1. It is not for me, once a week is a good time frame for me.  I can keep up with the schedule and I have content I am proud to share

2. I discovered that my new blog had not been set up the way  I thought and articles were not being shared with my social media sites.  Since I was blogging regularly I notice the change and got it corrected.

3.I received 30 different ideas for blogging.  Most were personal rather than business topics but they are excellent for brainstorming new ideas and new approaches to blogging.

So overall  I think the experiment was valuable.  Give it a try, it starts again on July 1, 2015 and let me know how it went for you.

Do I Have a Disease or a M.E.S.S.?

When your life becomes disorganized it is usually caused by one of four reasons.  If you are feeling overwhelmed,  try looking at your M.E.S.S. this way.

wooden shelves mounted on wall

Shelves make storing items easier

M – Mechanical

Clutter can be caused because you don’t have the right type of storage. It is a mechanical problem.

  •  A drawer maybe broken,
  • There aren’t any shelves to put things on
  • There aren’t any closets
  • Your containers are too small or too big or you don’t have any

E. Emotional

  • Some people are very sentimental and find it difficult to let go of things.  Try to remember that it is the relationship that you have with the person that is important not the item they gave you.
  • Depression makes it hard to have enough energy to make decisions and organize your items
  • Anxiety can clutter your mind so you find it difficult to make decisions
  • OCD

S. Situational

people with boxes on their head

Packing and unpacking can cause disorganization, temporarily

There are things that happen in your life that can put you into a state of chaos temporarily

  • Having a baby
  • Moving
  • Divorce
  • Seasonal Celebrations – Halloween, Christmas. Passover,
  • The end of school or the beginning of a year
  • Renovations

S. Systems

app

Have a system for meal planning and grocery shopping

If you have systems in place for getting things done than the work becomes easier because you don’t have to think about how to do it, who will do it, when it will get done. Develop systems for

  • laundry
  • meal planning and grocery shopping
  • collecting the garbage and getting to the curb or dumpster
  • gift giving
  • feeding the pets
  • doing homework

You probably don’t have a disease that is causing you to be disorganized just a mechanical, emotional, situational or systematic problem that is contributing to your temporary disorganization .  Determine which is the main cause of your disorganization and your problems can be solved so you have a great S.P.A.C.E.

 

 

 

 

Work Life Balance Tip

Life consists of Family Career Health and Friends

Work Life Balance

1. The best way to gain/have/maintain work life balance is to schedule everything.  It will seem daunting at first because you need to schedule exercise , work ,your children’s activities, beauty appointments, laundry, grocery, shopping, time off, cleaning, yard work, sports, entertainment etc.  Once you have completed this activity you have a better understanding of what your day is like, how your week will function and what is going on in the month.

 

2. In order to be successful you must be ridge with yourself and stick to your schedule.  If you allow yourself to give up “life ” time for work you will probably never get it back.  Some people say they can’t be creative if they are scheduled.  Think closely about that argument. Perhaps you don’t know how to schedule your time or maybe you don’t want to have enough time to get everything done .  Remember scheduling allows you to be creative within each block of time and activity.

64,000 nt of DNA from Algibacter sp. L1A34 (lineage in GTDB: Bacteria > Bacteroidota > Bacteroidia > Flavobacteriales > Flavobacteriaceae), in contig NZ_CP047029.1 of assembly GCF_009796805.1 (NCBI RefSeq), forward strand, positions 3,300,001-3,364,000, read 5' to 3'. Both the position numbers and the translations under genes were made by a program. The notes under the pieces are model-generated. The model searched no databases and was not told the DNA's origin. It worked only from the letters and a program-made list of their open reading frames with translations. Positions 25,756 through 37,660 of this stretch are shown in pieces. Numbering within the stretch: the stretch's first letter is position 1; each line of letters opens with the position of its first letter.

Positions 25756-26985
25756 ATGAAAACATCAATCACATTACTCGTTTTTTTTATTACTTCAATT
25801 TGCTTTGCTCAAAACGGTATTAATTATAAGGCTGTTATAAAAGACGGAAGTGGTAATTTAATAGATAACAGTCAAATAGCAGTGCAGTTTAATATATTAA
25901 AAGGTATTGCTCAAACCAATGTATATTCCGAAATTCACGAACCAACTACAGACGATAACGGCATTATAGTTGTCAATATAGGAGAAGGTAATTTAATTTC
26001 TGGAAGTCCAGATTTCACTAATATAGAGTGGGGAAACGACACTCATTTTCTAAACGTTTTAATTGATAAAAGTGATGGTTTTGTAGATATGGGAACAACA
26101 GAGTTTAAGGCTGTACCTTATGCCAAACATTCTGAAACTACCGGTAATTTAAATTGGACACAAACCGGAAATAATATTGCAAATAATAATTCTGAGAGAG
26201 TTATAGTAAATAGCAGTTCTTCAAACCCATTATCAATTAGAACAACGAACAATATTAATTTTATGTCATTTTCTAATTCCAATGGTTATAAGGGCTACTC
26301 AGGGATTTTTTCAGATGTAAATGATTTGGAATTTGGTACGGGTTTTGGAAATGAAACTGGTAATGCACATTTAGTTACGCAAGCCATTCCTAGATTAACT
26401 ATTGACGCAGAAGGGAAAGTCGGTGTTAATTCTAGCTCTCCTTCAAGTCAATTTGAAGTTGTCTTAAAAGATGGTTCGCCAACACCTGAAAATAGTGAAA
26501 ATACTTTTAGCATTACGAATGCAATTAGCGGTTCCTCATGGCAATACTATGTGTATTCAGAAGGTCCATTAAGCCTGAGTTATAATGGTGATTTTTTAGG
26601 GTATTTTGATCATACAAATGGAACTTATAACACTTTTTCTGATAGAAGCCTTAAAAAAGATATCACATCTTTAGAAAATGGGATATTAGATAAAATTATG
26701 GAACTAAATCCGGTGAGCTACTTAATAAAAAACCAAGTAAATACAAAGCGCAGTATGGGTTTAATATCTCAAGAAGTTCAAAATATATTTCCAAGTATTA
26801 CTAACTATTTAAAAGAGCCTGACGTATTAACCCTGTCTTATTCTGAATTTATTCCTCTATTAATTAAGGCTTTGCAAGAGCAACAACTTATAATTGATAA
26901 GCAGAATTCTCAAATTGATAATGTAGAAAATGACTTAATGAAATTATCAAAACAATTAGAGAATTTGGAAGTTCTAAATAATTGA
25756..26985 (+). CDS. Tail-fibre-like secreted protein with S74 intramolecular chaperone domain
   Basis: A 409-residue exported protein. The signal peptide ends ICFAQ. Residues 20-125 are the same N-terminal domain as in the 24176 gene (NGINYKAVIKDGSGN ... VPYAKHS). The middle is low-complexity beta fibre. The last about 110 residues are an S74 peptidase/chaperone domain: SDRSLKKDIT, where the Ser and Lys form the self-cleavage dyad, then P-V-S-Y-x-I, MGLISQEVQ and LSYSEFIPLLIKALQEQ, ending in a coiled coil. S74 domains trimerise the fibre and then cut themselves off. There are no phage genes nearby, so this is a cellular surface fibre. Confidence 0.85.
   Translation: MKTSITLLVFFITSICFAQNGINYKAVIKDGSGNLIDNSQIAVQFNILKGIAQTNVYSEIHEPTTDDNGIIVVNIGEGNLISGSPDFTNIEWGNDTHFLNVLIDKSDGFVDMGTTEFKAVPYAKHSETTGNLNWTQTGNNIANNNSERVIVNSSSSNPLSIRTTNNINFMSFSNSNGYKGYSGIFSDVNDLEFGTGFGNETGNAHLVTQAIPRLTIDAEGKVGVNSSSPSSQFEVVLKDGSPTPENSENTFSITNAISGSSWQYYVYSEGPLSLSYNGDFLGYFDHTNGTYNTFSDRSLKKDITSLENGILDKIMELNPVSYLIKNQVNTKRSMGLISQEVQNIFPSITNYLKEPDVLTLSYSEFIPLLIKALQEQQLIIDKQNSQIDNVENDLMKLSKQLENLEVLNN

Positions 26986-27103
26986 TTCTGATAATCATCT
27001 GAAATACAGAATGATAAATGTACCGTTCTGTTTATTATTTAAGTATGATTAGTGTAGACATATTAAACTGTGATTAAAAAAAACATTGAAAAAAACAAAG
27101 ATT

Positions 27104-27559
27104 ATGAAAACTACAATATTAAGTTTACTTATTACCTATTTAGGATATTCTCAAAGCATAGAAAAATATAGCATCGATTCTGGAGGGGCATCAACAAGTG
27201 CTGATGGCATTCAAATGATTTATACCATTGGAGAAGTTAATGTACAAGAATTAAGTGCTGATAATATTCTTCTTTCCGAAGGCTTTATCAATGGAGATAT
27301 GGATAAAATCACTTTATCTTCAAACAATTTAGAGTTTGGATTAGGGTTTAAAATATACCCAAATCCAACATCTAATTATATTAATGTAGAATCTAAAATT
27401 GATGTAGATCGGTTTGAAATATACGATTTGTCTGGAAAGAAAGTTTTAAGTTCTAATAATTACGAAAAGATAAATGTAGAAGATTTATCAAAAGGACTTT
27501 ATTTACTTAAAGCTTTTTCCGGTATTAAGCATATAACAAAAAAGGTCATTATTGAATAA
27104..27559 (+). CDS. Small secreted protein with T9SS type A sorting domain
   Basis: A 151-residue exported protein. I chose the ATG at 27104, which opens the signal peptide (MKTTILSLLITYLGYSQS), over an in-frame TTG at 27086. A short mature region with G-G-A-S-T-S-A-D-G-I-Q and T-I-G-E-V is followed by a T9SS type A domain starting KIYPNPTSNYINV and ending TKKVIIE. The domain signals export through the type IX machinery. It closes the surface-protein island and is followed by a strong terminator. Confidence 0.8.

3. Work life balance is important because it allows you to be functioning at your best.   Your stress is reduced if you can accomplish the things that are important to you, have the relationships you want, and are accountable to those that are depending on you. Happiness and contentment can be yours for the taking.

Organizing Your Mind

In Harold Taylor’s newsletter www.taylorintime.com , May 2014,  he talked about Organizing your Mind to create the life you want.

By Harold Taylor

It’s more important to organize your mind than your desk or house. You can always walk away from your desk or house; but you can never walk away from your mind. We must first accept the fact that time is not life, as many of us in the past may have suggested; it is merely the medium through which life passes. And life, as you experience it, is not something that happens to you, but something that happens because of you. You create the life you will experience – good, bad or indifferent – by what you believe, how you think, and what you do.

To create the life that you want, you must first organize your mind. And you do this by clearing it of all the worldly clutter that keeps it preoccupied and constantly distracted. One way of doing this is to engage in a 15 or 20-minute mind-clearing session each morning after you get up and are fully dressed. Don’t do it while you are still in bed and half asleep. This is too important. It will determine how the rest of the day goes. And life takes place in a series of days.

Complete your morning ritual of breakfast, getting the kids off to school, putting out the garbage or whatever your morning routine entails. Then sit comfortably in your favourite chair, and without trying to rid your mind of the random thoughts that will invariably invade it, do the following six things in succession.

  1.  Relax, close your eyes, breathe deeply, and just be aware of the miracle that is you.
  2. Give thanks for all that you have and have had in the past. Don’t rack your brain trying to think of everything – just those that come to mind quickly.
  3. Forgive anyone who has hurt or offended you.
  4. Offer up ten-second prayers, blessings or good wishes for at least three other people each day.
  5. Think positive thoughts about all your future plans, opportunities and endeavors,